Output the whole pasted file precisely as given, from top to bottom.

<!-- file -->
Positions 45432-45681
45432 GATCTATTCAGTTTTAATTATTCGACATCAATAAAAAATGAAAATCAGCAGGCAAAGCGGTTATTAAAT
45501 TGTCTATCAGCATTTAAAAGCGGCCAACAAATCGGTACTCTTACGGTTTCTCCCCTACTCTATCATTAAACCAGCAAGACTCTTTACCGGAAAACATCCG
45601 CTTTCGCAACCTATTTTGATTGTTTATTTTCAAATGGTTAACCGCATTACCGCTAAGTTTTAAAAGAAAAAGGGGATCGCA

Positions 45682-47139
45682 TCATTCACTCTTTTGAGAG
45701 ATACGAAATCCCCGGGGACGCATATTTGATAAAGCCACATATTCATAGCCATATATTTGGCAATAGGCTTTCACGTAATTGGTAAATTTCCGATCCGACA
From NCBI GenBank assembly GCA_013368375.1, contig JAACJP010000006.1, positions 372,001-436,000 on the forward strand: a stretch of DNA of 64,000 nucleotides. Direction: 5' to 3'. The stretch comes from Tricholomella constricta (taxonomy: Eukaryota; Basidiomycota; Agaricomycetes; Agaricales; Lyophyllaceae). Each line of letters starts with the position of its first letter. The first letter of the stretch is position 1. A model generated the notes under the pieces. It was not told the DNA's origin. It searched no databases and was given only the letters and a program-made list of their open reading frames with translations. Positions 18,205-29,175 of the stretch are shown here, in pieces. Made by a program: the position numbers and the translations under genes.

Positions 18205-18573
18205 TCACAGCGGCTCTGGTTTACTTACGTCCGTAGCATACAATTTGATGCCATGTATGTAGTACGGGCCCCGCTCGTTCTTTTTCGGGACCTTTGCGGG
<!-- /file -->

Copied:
Positions 45432-45681
45432 GATCTATTCAGTTTTAATTATTCGACATCAATAAAAAATGAAAATCAGCAGGCAAAGCGGTTATTAAAT
45501 TGTCTATCAGCATTTAAAAGCGGCCAACAAATCGGTACTCTTACGGTTTCTCCCCTACTCTATCATTAAACCAGCAAGACTCTTTACCGGAAAACATCCG
45601 CTTTCGCAACCTATTTTGATTGTTTATTTTCAAATGGTTAACCGCATTACCGCTAAGTTTTAAAAGAAAAAGGGGATCGCA

Positions 45682-47139
45682 TCATTCACTCTTTTGAGAG
45701 ATACGAAATCCCCGGGGACGCATATTTGATAAAGCCACATATTCATAGCCATATATTTGGCAATAGGCTTTCACGTAATTGGTAAATTTCCGATCCGACA
From NCBI GenBank assembly GCA_013368375.1, contig JAACJP010000006.1, positions 372,001-436,000 on the forward strand: a stretch of DNA of 64,000 nucleotides. Direction: 5' to 3'. The stretch comes from Tricholomella constricta (taxonomy: Eukaryota; Basidiomycota; Agaricomycetes; Agaricales; Lyophyllaceae). Each line of letters starts with the position of its first letter. The first letter of the stretch is position 1. A model generated the notes under the pieces. It was not told the DNA's origin. It searched no databases and was given only the letters and a program-made list of their open reading frames with translations. Positions 18,205-29,175 of the stretch are shown here, in pieces. Made by a program: the position numbers and the translations under genes.

Positions 18205-18573
18205 TCACAGCGGCTCTGGTTTACTTACGTCCGTAGCATACAATTTGATGCCATGTATGTAGTACGGGCCCCGCTCGTTCTTTTTCGGGACCTTTGCGGG